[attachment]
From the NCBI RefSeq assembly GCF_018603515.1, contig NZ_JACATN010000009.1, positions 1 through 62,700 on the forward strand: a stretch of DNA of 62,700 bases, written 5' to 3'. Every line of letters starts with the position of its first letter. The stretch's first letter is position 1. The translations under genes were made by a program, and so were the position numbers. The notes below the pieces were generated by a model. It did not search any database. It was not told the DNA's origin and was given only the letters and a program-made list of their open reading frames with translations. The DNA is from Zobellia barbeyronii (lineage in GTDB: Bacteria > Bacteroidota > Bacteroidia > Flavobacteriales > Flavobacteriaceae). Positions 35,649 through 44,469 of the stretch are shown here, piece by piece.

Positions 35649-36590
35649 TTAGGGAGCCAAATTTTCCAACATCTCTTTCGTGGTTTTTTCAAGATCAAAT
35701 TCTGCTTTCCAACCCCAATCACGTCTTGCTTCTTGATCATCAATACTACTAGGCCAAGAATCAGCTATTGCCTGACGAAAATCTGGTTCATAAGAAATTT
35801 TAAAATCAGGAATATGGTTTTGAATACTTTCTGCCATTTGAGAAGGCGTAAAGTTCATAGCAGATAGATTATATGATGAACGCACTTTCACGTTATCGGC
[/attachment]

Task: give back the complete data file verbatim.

From the NCBI RefSeq assembly GCF_018603515.1, contig NZ_JACATN010000009.1, positions 1 through 62,700 on the forward strand: a stretch of DNA of 62,700 bases, written 5' to 3'. Every line of letters starts with the position of its first letter. The stretch's first letter is position 1. The translations under genes were made by a program, and so were the position numbers. The notes below the pieces were generated by a model. It did not search any database. It was not told the DNA's origin and was given only the letters and a program-made list of their open reading frames with translations. The DNA is from Zobellia barbeyronii (lineage in GTDB: Bacteria > Bacteroidota > Bacteroidia > Flavobacteriales > Flavobacteriaceae). Positions 35,649 through 44,469 of the stretch are shown here, piece by piece.

Positions 35649-36590
35649 TTAGGGAGCCAAATTTTCCAACATCTCTTTCGTGGTTTTTTCAAGATCAAAT
35701 TCTGCTTTCCAACCCCAATCACGTCTTGCTTCTTGATCATCAATACTACTAGGCCAAGAATCAGCTATTGCCTGACGAAAATCTGGTTCATAAGAAATTT
35801 TAAAATCAGGAATATGGTTTTGAATACTTTCTGCCATTTGAGAAGGCGTAAAGTTCATAGCAGATAGATTATATGATGAACGCACTTTCACGTTATCGGC